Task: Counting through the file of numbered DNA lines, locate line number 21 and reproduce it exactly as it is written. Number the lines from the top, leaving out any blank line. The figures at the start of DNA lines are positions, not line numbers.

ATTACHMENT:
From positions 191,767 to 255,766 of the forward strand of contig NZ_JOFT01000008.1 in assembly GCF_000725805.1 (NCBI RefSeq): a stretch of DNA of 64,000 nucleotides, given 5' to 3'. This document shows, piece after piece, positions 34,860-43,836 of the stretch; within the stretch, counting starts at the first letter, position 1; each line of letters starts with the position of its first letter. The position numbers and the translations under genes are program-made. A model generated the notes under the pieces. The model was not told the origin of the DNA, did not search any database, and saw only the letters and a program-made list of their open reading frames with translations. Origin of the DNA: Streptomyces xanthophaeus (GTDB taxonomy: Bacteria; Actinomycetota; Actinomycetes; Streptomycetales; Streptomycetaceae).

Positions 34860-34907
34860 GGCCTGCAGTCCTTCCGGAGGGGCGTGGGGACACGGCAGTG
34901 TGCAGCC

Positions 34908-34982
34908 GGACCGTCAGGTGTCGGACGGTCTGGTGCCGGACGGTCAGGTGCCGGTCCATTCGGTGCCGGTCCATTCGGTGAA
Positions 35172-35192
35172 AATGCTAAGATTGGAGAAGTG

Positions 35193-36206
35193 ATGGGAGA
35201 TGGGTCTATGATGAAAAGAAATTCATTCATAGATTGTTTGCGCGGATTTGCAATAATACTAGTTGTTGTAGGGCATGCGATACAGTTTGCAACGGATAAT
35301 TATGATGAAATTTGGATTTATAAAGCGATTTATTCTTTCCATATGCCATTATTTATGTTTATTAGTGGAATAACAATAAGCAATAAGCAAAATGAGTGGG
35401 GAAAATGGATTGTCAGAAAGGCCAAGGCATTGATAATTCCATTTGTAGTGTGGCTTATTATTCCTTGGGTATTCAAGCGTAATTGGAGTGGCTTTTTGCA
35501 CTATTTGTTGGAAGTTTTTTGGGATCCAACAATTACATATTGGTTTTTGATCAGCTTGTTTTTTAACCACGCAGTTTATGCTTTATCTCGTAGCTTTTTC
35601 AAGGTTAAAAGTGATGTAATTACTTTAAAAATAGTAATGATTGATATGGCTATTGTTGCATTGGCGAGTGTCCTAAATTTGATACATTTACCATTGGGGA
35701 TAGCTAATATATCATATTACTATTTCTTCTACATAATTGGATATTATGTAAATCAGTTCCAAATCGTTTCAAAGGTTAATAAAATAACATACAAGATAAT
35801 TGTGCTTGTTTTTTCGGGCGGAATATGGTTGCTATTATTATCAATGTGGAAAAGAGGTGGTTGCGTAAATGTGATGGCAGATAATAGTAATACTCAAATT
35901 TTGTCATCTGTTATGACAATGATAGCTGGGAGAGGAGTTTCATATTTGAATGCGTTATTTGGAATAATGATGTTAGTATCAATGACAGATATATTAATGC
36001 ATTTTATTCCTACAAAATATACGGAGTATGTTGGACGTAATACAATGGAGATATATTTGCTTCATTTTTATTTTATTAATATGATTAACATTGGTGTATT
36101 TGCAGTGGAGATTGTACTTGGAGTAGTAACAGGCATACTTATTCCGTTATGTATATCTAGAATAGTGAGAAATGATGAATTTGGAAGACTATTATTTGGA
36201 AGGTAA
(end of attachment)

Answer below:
36201 AGGTAA